How to get admission into an MBA school
Considering going to graduate school to earn a Master in Business Administration (MBA)? If so, the MBA application and admissions process can be challenging to navigate. There are many factors that contribute to schools admissions decisions. It is up to you as the MBA candidate to ensure your application distinguishes you from the sea of applicants. Below are recommendations on how to best handle the admissions process to increase your chances of being accepted into your target school.
1. Do Your Research and Start Early
As a prospective student, you should do your research, so you know what MBA programs you are interested in attending. Don't rely solely on research done by others about MBA programs and rankings. Getting an MBA is a significant investment of your time and money to spend time upfront researching before diving into applications. For first-hand information, visit the campus and connect with current students and alumni. Networking can not only help you while you're in college, it can also help you in your future. If you're lucky, you might end up getting a waiver on application fee if you have their reference. Also, keep in mind that just because a school is well known for an area does not mean thatâ€™s all that they do well. Any of the top business schools will prepare you for whatever you want to do post-MBA.
2. Apply to multiple schools
Apply to multiple MBA programs and consider schools with a variety of competitiveness to increase your odds of acceptance. Admissions experts suggest applying to about four programs for MBA. This helps you cast a wider net. Experts also recommend applying to less than six schools because the admissions process is intense and time-consuming.
3. Plan and Prepare for the GMAT or GRE
It's important that you take your aptitude test preparation very seriously. Although in previous years, the GMAT was the standard MBA admissions exam, more and more MBA programs now accept the GRE. Read < MBA Admissions â€" the GMAT or GRE> for help determining which exam is best for you. The more effort you put into it, the better your outcome will be. This is an opportunity for you to make yourself stand out. Top MBA schools have many highly qualified candidates competing for limited spots in the program, so this is one way you can differentiate yourself.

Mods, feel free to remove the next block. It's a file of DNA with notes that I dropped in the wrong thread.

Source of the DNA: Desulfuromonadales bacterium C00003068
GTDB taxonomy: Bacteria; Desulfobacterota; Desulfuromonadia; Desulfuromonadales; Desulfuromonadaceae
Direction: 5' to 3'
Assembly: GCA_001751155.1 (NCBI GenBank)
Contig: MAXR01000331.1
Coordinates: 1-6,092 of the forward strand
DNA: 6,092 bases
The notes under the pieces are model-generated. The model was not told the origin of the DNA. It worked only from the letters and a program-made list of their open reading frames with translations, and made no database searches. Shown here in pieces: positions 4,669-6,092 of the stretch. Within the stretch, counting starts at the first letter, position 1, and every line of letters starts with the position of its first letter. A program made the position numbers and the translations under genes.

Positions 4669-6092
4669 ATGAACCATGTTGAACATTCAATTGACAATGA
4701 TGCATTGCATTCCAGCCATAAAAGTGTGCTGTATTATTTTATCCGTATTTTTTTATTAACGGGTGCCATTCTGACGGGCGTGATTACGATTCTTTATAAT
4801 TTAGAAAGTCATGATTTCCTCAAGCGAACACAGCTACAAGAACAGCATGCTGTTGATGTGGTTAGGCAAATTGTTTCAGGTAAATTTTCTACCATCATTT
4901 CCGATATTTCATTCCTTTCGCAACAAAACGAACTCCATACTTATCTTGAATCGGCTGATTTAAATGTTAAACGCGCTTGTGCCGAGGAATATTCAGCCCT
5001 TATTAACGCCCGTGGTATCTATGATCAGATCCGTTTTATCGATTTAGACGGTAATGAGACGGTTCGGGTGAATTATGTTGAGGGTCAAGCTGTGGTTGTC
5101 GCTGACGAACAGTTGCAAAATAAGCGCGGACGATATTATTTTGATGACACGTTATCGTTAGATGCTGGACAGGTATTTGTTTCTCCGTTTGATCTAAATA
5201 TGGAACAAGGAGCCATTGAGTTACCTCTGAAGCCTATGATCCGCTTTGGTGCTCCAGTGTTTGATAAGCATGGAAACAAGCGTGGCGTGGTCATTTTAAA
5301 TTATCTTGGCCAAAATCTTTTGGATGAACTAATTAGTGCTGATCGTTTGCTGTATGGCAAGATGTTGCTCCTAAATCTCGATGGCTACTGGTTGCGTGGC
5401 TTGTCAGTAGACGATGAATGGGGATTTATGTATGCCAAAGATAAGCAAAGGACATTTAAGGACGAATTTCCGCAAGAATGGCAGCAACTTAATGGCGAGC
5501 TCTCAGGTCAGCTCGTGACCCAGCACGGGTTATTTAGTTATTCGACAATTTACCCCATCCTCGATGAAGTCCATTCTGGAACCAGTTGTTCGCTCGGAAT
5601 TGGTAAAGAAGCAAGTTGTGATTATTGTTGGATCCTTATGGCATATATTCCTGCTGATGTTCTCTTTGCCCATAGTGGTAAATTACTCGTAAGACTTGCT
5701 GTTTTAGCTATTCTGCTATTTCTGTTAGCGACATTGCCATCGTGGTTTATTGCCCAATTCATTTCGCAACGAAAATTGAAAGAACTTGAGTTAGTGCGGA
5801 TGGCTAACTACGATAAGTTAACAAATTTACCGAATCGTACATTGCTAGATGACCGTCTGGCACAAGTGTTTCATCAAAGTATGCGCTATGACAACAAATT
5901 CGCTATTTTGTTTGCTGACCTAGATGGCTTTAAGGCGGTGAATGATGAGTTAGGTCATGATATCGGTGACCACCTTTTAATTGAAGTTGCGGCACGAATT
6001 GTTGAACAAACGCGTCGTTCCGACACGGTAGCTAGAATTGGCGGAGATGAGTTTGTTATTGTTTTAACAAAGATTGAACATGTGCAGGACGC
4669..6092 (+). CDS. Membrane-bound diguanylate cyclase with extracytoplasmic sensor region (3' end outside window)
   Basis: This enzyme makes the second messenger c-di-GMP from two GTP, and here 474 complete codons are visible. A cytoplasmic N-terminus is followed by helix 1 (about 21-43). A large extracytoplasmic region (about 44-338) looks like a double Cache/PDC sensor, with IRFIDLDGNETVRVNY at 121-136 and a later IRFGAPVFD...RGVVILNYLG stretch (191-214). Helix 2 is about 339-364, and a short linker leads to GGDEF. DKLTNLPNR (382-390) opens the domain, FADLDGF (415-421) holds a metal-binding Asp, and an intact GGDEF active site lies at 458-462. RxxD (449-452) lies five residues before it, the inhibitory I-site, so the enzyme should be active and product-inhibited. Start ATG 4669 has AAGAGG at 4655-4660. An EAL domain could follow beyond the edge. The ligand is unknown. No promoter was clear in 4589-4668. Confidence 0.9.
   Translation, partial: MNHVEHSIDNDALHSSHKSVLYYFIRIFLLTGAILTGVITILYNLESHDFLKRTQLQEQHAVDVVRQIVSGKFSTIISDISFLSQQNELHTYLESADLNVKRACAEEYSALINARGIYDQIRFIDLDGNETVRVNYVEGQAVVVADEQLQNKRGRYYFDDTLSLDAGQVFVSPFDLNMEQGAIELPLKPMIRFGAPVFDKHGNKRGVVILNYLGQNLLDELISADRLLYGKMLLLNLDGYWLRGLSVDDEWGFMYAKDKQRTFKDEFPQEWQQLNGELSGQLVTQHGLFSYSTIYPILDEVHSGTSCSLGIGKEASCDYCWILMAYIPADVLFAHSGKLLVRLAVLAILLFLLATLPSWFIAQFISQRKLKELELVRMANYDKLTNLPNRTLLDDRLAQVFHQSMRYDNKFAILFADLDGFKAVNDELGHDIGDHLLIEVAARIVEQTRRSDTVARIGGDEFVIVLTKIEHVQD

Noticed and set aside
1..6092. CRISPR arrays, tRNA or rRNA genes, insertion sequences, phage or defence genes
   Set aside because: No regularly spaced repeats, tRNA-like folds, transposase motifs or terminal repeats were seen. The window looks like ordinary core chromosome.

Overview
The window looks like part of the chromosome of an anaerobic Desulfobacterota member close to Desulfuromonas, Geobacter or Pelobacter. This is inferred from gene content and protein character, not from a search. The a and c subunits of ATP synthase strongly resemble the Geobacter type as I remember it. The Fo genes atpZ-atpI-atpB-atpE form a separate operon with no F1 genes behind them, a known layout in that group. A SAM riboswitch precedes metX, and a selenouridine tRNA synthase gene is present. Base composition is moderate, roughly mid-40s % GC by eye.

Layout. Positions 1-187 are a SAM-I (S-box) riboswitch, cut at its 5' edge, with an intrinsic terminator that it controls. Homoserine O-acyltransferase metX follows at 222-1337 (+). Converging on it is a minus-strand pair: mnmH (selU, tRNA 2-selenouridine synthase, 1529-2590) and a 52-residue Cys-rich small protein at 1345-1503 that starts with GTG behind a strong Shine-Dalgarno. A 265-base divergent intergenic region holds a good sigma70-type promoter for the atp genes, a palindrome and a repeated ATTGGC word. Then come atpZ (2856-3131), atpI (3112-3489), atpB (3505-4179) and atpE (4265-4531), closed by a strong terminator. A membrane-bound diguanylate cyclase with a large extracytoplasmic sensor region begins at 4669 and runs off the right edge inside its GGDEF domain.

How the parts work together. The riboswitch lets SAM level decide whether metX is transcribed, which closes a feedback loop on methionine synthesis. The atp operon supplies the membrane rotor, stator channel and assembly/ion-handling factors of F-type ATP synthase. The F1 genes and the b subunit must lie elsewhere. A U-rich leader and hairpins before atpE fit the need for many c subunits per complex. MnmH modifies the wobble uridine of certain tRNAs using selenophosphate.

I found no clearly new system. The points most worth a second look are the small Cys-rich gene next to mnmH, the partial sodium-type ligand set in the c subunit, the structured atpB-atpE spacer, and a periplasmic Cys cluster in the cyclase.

Establish a study plan and schedule. Many admissions experts recommend taking a class to prepare. This helps MBA candidates set up a study routine and provides the opportunity to take practice exams in a realistic setting. If you decide not to take a course, be diligent about your study schedule and build in plenty of time to take practice exams.
Your study plan should provide ample time for you to take the exam multiple times before the admissions deadline. More practice and fewer nerves often lead to a higher test score the second time around. Fortunately, schools evaluate your highest score, so there is no need to worry about re-taking the exam. For this reason, do not cancel a score after taking a test, no matter how badly you think you did. You may have scored better than you think so canceling your score would be a mistake.